-- Core of the Internet adapts faster than the edges of the Internet.
-- Participation of registries, registrars and resellers, end users required in testing, and identifying clearly the objectives of the test, policy implications, and measuring the outcomes of the test.
-- Need to consider whether to set a price and if so, how price is set in the registry agreement and how it impacts end-users.
-- Describe reasoning/objectives behind "proof-of-concept" rounds and whether objectives of new TLD introductions have been met.
-- Concern about whether open TLDs have resulted in new registrants compared to existing registrants in a legacy TLD simply registering to protect the brand.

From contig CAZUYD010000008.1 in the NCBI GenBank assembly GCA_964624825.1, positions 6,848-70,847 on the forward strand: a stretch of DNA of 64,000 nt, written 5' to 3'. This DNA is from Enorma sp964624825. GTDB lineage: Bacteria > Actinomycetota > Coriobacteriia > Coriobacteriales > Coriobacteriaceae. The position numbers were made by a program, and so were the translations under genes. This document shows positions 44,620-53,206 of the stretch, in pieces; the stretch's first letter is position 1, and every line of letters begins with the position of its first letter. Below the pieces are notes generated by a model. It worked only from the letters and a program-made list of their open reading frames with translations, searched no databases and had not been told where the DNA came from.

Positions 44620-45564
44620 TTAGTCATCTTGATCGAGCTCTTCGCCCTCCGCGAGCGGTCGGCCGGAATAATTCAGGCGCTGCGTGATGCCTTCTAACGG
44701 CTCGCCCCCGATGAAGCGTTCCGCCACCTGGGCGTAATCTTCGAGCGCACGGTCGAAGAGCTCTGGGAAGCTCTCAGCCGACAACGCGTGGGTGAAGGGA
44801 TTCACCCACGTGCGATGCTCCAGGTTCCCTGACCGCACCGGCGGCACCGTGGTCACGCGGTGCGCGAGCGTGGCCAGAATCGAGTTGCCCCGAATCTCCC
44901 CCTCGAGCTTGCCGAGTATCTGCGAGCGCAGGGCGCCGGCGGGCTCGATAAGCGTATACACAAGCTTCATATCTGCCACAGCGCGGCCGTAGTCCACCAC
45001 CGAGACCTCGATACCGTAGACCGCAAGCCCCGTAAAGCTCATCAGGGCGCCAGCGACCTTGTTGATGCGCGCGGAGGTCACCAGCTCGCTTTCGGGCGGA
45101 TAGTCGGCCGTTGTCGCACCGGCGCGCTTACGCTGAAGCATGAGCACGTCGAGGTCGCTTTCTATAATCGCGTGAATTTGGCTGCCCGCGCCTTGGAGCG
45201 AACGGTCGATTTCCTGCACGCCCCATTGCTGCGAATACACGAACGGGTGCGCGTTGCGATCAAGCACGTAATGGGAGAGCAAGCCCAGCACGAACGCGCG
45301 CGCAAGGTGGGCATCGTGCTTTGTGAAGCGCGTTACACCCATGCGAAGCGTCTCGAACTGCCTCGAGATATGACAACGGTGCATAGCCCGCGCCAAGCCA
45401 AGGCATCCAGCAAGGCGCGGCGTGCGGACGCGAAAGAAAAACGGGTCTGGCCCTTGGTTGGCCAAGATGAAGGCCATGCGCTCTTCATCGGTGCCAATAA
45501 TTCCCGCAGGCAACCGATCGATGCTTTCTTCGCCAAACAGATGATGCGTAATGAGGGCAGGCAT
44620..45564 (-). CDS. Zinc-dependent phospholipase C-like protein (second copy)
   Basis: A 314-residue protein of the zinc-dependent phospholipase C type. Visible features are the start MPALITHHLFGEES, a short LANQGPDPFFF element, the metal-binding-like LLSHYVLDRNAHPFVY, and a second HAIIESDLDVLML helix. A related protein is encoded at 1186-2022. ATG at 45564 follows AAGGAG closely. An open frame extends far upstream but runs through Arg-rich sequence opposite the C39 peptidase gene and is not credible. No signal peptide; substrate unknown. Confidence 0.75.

-- For existing registrants in a legacy TLD that register in a new TLD, how many of these use the new registration to create a separate website, or a separate user of email, rather than simply use email or URL forwarding to the existing registration in the legacy TLD, or change their advertising/marketing materials to explicitly reference the new TLD in an email or website address.
-- Registry operators have learnt more about the market for new TLDs which may assist a new operator when launching a new TLD.
Finally, I am pleased to report that ICANN staff has read every single comment put forth by the public and by participants on ICANN's General Assembly discussion list; the work has been appreciated and has contributed significantly to the overall emerging consensus.